We’re still trying to figure it out. That seemed to be the theme of the crowdfunding panel at OTC’s event yesterday morning in Santa Monica.
BeautyKind CEO John Hilburn Davis, which began raising money earlier this year under a Reg A+ acknowledged road bumps.
“Our experience is that the broker-dealer network wasn’t ready,” he said. “There was a lot of momentum, and when the compliance folks came in, they just weren’t ready… If we had to do it over again knowing what we know now, we probably would have gone with private financing.”
Still, he acknowledged that venture capital is not great for consumer-facing businesses, and it was that very reason that BeautyKind went with Reg A+ in the first place.
“We just didn’t want to deal with VCs.”
Those in the room contemplated how long it would take to work out the kinks in the process and how many deals it would take for Reg A+ to take off. There seemed to be general agreement that the industry—platforms and issuers alike—were still struggling to figure out the profile of an ideal Reg A+ company offering.
“Reg A+ is perfect for those types of businesses that people like, not tech companies that have easy access to traditional VC offerings.”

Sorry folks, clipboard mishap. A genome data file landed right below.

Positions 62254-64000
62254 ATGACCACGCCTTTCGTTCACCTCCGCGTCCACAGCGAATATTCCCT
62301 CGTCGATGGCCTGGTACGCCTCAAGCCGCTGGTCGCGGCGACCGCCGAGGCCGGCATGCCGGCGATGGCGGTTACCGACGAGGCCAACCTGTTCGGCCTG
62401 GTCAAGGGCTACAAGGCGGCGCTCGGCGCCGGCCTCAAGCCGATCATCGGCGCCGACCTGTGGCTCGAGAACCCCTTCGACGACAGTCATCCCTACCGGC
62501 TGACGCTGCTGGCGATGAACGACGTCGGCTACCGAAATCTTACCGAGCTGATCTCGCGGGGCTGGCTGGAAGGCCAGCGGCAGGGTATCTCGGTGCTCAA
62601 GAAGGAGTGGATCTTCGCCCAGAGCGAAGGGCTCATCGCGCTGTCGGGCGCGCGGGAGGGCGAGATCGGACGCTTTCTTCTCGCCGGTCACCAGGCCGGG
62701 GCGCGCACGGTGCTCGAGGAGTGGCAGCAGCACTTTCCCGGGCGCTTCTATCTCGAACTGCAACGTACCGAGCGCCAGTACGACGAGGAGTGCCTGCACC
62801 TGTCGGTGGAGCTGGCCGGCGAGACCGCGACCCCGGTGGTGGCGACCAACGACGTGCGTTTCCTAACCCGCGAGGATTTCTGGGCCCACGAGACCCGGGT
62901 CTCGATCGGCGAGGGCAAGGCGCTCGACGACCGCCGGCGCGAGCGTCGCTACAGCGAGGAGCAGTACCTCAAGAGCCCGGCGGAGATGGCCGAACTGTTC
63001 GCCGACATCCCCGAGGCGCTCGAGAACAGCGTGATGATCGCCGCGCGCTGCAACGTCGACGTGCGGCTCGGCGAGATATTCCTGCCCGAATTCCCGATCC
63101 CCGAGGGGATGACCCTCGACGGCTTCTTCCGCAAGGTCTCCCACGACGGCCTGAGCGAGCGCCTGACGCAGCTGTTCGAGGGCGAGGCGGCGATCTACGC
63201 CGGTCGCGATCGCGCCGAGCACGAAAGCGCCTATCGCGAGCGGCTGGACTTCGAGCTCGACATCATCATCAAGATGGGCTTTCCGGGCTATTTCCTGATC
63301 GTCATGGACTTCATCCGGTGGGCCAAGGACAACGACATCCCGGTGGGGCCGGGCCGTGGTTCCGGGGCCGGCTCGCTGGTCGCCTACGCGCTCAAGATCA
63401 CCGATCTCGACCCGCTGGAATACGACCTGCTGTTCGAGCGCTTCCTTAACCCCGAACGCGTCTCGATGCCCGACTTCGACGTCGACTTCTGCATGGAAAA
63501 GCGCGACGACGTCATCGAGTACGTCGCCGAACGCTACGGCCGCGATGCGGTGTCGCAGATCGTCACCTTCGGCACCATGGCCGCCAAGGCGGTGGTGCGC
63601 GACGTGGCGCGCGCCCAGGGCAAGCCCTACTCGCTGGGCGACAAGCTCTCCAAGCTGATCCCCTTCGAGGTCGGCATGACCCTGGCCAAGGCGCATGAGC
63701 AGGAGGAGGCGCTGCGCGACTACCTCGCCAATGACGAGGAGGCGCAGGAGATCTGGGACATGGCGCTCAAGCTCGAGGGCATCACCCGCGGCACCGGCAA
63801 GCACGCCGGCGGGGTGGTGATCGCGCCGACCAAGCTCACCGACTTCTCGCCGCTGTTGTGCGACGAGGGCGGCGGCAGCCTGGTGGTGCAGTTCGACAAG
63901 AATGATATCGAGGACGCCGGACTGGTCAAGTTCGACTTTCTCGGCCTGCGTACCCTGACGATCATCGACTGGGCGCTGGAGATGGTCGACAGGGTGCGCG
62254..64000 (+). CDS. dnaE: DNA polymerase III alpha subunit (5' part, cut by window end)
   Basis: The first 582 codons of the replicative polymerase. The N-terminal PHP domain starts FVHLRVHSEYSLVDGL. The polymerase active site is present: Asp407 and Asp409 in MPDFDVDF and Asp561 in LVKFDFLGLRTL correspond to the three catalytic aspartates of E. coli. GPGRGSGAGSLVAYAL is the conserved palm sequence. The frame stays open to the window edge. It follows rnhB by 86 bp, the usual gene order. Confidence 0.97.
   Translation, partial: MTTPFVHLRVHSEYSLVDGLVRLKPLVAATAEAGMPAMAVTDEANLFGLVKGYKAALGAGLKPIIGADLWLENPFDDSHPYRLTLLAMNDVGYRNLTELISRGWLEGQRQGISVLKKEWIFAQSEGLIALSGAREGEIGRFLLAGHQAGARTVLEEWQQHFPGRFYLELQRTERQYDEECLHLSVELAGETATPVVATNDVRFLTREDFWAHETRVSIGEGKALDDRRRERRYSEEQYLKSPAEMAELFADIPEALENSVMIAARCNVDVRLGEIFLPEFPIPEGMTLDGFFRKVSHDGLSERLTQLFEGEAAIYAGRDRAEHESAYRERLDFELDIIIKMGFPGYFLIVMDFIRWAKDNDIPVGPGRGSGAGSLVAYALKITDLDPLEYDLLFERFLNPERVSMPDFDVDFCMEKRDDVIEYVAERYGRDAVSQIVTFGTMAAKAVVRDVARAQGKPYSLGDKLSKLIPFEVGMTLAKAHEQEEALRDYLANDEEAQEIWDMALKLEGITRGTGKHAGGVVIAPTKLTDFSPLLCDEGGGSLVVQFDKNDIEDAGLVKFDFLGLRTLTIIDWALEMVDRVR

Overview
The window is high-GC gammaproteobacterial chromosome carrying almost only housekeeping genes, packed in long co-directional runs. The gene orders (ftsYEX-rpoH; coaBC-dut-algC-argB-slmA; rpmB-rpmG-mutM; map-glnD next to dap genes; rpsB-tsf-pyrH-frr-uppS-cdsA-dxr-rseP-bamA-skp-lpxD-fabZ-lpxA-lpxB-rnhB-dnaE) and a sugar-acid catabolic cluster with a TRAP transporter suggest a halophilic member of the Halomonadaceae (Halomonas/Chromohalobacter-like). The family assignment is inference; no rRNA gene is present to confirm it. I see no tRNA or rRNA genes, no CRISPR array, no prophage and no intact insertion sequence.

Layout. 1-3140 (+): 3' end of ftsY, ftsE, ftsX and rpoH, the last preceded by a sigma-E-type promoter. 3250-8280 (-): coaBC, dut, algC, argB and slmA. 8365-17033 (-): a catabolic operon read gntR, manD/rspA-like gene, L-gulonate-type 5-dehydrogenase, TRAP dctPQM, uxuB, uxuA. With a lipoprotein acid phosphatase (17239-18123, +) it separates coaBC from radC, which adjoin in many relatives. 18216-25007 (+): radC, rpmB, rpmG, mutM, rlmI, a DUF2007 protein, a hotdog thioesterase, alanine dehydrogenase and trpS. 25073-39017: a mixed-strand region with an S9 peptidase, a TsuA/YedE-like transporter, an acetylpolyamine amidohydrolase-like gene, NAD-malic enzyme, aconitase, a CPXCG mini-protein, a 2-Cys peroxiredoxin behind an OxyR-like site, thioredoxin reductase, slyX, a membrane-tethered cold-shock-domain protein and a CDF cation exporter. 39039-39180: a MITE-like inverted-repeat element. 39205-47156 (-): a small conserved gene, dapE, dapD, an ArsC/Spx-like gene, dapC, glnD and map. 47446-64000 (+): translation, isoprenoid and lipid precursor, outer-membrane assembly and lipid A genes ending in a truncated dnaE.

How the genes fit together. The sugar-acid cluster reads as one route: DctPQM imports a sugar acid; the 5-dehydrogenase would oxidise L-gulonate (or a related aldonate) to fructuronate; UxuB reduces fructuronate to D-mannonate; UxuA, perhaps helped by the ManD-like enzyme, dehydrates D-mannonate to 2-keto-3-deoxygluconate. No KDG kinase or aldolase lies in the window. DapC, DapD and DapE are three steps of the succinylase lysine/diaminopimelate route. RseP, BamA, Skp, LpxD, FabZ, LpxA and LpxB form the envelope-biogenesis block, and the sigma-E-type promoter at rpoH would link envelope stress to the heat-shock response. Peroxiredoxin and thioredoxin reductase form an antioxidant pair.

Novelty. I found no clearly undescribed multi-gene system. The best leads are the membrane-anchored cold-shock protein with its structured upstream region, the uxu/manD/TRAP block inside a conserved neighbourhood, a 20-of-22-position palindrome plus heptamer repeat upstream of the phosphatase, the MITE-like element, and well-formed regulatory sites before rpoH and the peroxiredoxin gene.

When contemplating whether he would have still pursued a Reg A+ offering knowing what he knows now, he commented that Reg A+ is only for certain kinds of companies, ideally one with a $100M market cap.
“VCs are not good with consumer-facing companies. That’s why, despite all the difficulties, we still went with Reg A+. We just didn’t want to deal with VCs.”
Many in the room agreed that crowdfunding seems to be a solution for cheaper capital, but also requires more time and energy.
Beautykind plans to have a secondary campaign in 9 months, prior to the end of its 12-month filing deadline.
Amy Wan, Esq., CIPP/US is Principal at The Law Office of Amy Wan, Esq., where she advises on startup and crowdfunding law. Formerly, she was General Counsel at Patch of Land, a real estate marketplace lending platform. While there, Amy pioneered the industry’s first payment dependent note that is secured pursuant to an indenture trustee and designed to be bankruptcy remote, and advised the company on its $20.4M Series A funding round. She was recognized as a Finalist for the Corporate Counsel of the Year Award 2015 by LA Business Journal.